Lives Lived and Lives Lost - Portsmouth and the Great War

For the whole of his life William Sparrow was surrounded by the aura of the Royal Marines, whether it be from his father or his maternal grandfather, but when it came to making a choice for his own military career he opted for the army.
The Marine ethos hadn't always surrounded the family which in 1871 was centred in St. Pancras where William Gordon's grandfather William (b. 1830) was a Railway Porter living with his wife Eliza (b. 1825) and son William George (b. 1867). The family have not been traced in the 1881 census and by the time they re-emerged in 1891 William George had left home and was settled in barracks at Fort Blockhouse, Gosport.
The following year, 1892, William George married Ellen Mildred Morgan (b. 1872) and the year after that, 1893, a son William Gordon Morgan Sparrow was born. He was followed in 1897 by a daughter Hilda Ellen. The family probably followed William George with each overseas posting as Hilda had been born in British Columbia, Canada. The earliest evidence for a settled home comes from 1901 when they were living at 2 Bristol Road, Southsea. William George was still a marine and had by then been promoted to Barrack Officer.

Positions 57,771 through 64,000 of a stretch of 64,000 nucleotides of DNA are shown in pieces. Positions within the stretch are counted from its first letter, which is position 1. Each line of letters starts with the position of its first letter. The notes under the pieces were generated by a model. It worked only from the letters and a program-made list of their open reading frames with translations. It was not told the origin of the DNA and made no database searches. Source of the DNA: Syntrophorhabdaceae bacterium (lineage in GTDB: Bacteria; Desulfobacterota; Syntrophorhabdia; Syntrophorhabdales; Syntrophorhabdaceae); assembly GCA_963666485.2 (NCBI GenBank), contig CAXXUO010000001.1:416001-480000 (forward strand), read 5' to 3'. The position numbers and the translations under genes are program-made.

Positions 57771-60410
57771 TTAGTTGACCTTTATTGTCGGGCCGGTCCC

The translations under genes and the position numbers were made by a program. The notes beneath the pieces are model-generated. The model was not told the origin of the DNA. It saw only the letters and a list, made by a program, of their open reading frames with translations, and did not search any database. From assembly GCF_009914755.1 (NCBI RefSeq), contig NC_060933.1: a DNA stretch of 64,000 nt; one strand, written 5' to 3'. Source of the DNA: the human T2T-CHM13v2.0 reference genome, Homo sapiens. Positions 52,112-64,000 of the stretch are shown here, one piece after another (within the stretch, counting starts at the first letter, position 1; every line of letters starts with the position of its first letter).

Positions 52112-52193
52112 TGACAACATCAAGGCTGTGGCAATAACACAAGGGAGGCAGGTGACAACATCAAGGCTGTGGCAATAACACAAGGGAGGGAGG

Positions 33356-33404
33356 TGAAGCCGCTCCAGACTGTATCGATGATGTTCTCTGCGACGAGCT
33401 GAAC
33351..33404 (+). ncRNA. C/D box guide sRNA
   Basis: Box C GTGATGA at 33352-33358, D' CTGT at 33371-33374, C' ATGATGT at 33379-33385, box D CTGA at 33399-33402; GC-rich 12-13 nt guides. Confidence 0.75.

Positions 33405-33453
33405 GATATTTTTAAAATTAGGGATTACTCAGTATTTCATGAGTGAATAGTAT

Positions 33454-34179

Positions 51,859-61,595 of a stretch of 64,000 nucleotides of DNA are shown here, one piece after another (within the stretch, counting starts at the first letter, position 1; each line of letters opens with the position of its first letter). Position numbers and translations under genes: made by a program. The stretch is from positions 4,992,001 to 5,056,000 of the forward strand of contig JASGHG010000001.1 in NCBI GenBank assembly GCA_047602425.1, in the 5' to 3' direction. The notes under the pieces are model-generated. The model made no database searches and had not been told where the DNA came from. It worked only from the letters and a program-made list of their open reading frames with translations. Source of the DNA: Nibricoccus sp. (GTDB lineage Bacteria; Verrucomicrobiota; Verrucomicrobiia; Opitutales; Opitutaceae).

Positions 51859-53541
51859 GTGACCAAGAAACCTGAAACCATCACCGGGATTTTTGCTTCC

1911 saw the family upgrading their residence, on the back no doubt of William George's promotion to Quartermaster Lieutenant, Royal Marine Artillery. The new house was at 13 Craneswater Avenue, Southsea - a rather smart address. Living in the household with them were Ellen Mildred's father, Stephen Morgan (b. 1844), sister Alice (b. 1875) and niece Mildred (b. 1899). William George and Stephen must have had lots to talk about as the latter had also been a Marine, though in his case, the RMLI.
At the outbreak of the Great War William Gordon was 21 years old. The previous three years had seen him graduate from Army school through Sandhurst to appointment with the Northamptonshire Regiment in September 1912. In March the following year he embarked to join the 2nd Battalion at Malta and was promoted to Lieutenant in October 1913. In March 1915 he was wounded at the Battle of Neuve Chapelle and in November that year promoted to Captain followed by a transfer to the King's Africa Rifles. He was killed in West Africa in July 1917.
The Commonwealth War Graves Commission list Captain William Gordon Morgan Sparrow, Northamptonshire Regiment att. 1st King's African Rifles, died 08/07/1917, aged 24. Buried in Iringa Cemetery, Tanzania (Grave Ref: II.A.5.). Only son of Lt. Col. W. G. Sparrow, O.B.E. (Royal Marines) and Mrs. W. G. Sparrow, of 13, Craneswater Avenue, Southsea, England.
William Sparrow is also remembered on a Family Gravestone in Highland Road Cemetery, the Portsmouth Grammar School WW1 Memorial, the WW1 Cross at St. Judes Church (as 'Sparrow WP') and on the Cenotaph. He is not listed in the 'National Roll of the Great War'.
Tim Backhouse
March 2014